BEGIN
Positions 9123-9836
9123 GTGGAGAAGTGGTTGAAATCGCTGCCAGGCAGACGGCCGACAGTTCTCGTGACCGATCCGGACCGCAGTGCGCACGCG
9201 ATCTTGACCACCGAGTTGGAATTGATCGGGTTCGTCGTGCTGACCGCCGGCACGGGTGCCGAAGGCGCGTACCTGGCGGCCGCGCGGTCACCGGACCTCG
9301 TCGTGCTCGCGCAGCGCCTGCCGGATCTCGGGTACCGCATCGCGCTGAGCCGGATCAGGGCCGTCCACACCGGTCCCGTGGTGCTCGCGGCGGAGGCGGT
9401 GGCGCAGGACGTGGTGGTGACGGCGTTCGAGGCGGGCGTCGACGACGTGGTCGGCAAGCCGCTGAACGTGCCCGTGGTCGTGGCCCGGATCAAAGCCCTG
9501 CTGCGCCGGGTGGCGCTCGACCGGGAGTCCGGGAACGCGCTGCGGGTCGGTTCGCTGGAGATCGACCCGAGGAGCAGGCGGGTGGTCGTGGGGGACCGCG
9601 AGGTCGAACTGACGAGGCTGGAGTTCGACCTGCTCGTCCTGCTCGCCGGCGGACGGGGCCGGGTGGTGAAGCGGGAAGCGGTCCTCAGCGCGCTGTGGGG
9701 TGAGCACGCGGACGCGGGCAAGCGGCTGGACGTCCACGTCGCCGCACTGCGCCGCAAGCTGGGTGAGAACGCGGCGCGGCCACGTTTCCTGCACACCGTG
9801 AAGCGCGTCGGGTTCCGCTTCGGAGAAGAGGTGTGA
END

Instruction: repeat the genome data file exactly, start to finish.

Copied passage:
Positions 9123-9836
9123 GTGGAGAAGTGGTTGAAATCGCTGCCAGGCAGACGGCCGACAGTTCTCGTGACCGATCCGGACCGCAGTGCGCACGCG
9201 ATCTTGACCACCGAGTTGGAATTGATCGGGTTCGTCGTGCTGACCGCCGGCACGGGTGCCGAAGGCGCGTACCTGGCGGCCGCGCGGTCACCGGACCTCG
9301 TCGTGCTCGCGCAGCGCCTGCCGGATCTCGGGTACCGCATCGCGCTGAGCCGGATCAGGGCCGTCCACACCGGTCCCGTGGTGCTCGCGGCGGAGGCGGT
9401 GGCGCAGGACGTGGTGGTGACGGCGTTCGAGGCGGGCGTCGACGACGTGGTCGGCAAGCCGCTGAACGTGCCCGTGGTCGTGGCCCGGATCAAAGCCCTG
9501 CTGCGCCGGGTGGCGCTCGACCGGGAGTCCGGGAACGCGCTGCGGGTCGGTTCGCTGGAGATCGACCCGAGGAGCAGGCGGGTGGTCGTGGGGGACCGCG
9601 AGGTCGAACTGACGAGGCTGGAGTTCGACCTGCTCGTCCTGCTCGCCGGCGGACGGGGCCGGGTGGTGAAGCGGGAAGCGGTCCTCAGCGCGCTGTGGGG
9701 TGAGCACGCGGACGCGGGCAAGCGGCTGGACGTCCACGTCGCCGCACTGCGCCGCAAGCTGGGTGAGAACGCGGCGCGGCCACGTTTCCTGCACACCGTG
9801 AAGCGCGTCGGGTTCCGCTTCGGAGAAGAGGTGTGA